“TRUST OR BUST: FIXING THE HIGHWAY TRUST FUND”
The Committee for A Responsible Federal Budget
6/18/14

…Highway spending has exceeded gas tax and other dedicated revenues regularly over the past decade, and this shortfall will only grow over time. Dedicated revenues currently fund less than three-quarters of total HTF spending, a concern that lawmakers have addressed in recent years by transferring $54 billion of mostly general tax revenue into the HTF (only $15 billion was paid for and partially with a gimmick). In FY2015 alone, highway spending could exceed revenues by nearly $15 billion, and over the next decade that gap will approach $170 billion.

There is broad bipartisan support for funding highways and other transportation infrastructure, which can both help to create jobs in the near-term and enhance long-term economic growth by fostering commerce, communication, tourism, and trade. Unfortunately, policymakers have so far been unable to agree on how to pay for desired levels of highway spending. In the coming months, Congress and the President must identify and agree to a fiscally responsible solution to close the HTF shortfall.

The best approach to address the shortfall would be a long-term highway bill that aligns dedicated revenues with transportation spending. Transferring funds from general revenue into the HTF would be an acceptable alternative if and only if those funds were fully offset with real spending cuts and/or tax increases elsewhere in the budget.Under no circumstance should lawmakers rely on a deficit-financed (or gimmick-financed) general revenue transfer to fund the HTF.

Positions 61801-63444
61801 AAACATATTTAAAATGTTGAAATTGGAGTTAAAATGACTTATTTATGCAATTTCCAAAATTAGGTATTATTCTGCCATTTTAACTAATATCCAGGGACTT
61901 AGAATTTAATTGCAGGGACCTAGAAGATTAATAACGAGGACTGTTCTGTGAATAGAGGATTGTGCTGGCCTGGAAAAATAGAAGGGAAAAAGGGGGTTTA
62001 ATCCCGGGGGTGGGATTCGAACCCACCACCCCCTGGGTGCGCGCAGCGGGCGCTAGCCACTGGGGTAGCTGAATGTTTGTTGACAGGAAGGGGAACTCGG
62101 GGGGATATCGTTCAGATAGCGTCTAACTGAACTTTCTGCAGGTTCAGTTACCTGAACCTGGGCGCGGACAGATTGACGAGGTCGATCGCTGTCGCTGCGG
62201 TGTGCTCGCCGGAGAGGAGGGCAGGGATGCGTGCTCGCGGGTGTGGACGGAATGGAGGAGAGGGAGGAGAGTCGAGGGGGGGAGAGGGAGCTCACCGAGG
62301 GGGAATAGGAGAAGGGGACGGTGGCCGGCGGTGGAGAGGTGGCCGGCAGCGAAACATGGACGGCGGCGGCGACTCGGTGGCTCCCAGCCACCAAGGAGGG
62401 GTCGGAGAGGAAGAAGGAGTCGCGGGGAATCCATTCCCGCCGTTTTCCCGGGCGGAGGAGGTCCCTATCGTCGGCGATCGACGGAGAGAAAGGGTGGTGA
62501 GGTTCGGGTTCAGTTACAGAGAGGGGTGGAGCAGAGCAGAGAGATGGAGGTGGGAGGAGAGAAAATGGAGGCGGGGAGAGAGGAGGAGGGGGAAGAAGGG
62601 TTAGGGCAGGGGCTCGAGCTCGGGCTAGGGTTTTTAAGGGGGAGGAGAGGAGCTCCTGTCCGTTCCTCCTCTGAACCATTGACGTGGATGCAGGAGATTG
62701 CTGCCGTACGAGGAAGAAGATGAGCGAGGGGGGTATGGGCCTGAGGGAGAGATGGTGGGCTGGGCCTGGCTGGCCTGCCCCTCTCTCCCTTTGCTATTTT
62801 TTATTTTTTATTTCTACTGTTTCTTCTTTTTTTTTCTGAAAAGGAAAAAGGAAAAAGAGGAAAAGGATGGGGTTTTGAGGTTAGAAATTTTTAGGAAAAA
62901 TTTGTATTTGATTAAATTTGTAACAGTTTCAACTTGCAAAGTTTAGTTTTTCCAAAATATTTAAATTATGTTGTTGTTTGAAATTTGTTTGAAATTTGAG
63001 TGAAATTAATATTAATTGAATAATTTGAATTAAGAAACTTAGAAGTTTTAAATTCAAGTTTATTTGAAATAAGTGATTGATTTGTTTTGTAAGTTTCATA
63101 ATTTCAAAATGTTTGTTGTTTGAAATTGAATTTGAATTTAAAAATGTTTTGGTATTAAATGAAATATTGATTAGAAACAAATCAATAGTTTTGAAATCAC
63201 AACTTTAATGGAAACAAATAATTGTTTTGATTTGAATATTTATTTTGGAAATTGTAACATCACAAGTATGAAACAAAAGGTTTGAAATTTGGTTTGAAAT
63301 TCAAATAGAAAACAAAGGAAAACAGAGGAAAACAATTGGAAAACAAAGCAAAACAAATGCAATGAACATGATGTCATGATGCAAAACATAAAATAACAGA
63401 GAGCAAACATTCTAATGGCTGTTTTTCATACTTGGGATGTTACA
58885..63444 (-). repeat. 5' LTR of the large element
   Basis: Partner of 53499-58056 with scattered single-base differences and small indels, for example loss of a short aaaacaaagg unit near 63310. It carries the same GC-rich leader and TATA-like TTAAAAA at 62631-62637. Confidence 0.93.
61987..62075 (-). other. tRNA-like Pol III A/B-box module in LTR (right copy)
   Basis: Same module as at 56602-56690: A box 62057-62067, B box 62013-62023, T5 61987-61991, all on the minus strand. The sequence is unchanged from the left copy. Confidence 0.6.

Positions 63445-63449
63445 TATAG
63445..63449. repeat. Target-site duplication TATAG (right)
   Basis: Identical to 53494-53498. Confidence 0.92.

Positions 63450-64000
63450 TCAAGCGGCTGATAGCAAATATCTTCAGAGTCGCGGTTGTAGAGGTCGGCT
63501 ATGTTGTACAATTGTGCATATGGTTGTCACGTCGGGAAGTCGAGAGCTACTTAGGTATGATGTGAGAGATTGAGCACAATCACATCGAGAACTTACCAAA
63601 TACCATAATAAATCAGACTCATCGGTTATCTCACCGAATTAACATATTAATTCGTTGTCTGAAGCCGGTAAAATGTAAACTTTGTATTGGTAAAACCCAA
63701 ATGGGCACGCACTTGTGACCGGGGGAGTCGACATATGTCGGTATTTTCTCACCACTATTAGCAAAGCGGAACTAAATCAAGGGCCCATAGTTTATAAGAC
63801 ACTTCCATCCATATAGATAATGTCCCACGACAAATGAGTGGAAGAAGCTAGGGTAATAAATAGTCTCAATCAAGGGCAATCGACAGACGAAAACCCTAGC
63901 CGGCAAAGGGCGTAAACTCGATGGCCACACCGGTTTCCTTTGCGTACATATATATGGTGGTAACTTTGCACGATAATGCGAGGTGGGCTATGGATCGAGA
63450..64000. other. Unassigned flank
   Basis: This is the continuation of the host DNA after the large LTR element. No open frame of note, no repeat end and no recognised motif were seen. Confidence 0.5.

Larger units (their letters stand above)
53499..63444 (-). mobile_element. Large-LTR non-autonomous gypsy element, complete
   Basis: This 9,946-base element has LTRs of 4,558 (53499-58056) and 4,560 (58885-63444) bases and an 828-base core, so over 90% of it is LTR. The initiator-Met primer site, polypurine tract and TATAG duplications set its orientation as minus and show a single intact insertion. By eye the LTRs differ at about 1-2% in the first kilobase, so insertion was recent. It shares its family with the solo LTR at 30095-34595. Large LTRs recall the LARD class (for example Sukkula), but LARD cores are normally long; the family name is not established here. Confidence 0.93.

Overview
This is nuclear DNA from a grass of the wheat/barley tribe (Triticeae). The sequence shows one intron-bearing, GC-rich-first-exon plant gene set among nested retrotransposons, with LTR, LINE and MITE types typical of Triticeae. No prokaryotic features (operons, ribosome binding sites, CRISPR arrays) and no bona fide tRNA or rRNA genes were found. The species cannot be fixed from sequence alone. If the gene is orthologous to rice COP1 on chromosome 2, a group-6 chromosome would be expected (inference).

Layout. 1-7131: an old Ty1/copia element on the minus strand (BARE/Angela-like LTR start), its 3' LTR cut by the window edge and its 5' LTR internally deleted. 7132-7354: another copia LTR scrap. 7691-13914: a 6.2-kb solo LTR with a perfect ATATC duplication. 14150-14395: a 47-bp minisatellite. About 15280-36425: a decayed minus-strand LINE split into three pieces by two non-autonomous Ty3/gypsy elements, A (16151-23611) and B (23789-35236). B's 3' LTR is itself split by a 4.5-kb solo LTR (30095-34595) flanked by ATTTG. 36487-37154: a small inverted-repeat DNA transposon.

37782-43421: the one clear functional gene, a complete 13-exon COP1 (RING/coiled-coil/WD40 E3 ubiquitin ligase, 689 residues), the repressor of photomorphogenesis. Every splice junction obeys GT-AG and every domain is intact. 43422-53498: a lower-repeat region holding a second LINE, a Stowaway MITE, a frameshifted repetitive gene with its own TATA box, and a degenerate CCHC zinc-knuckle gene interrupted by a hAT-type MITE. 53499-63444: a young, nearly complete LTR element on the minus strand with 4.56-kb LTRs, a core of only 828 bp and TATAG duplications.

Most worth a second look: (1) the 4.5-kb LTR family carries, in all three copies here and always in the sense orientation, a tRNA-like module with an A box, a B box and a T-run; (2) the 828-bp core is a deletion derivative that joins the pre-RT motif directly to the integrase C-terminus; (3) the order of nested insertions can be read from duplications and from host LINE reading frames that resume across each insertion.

In addition to addressing the funding shortfall facing our highways, policymakers should use the highway bill to ensure better prioritization of funding projects and, importantly, to reform the budgetary treatment of highway spending. The HTF has a unique treatment in the budget, making it immune to the normal forms of budget discipline that ensure policymakers account for the full costs of legislation they pass… (more) (NOTE: Options for savings within the HTF as well as to offset General Revenue transfers are listed later in the article.)

How much are fuel taxes? Is now “perfect” time to raise them?

The need for infrastructure improvements (roads, highways and bridges) is receiving increased attention due to their condition and the now substantially less cost for gas. Given the latter, some are now saying it is the ideal time to act.

A Monroe County Indiana County Council member presents a clear picture of state excise taxes on gasoline and diesel fuel and also, as of 2013, how some state fuel tax was diverted from road construction and maintenance and how the sales tax (yes, we also pay 7% sales tax on fuel in addition to the excise tax) on fuel does not go towards funding of roads at all.

With the current reduced gasoline cost some are saying now is the time to raise the fuel tax. It’s not just the state excise tax on fuel but also the federal excise tax on fuel. According to NPR, raises on fuel tax are on the table in many states around the country and have recently been approved in several. As a tax increase is contemplated the caveat is what will be the overall fuel price when oil prices rebound. It never pays to think only of the moment.

(Related source: Federal gas tax increase of 15 cents is coming…or is it?)

Potholes widen as (Indiana) struggles to pay for roads: Needs $7 billion in next 10 years

Maureen Hayden, News and Tribune CNHI Statehouse Bureau Chief 12/8/14 INDIANAPOLIS — Jim Meece, a commissioner in rural Parke County, was happy when the Legislature funneled about $100 million extra a year into road funds last year. The money didn’t … Continue reading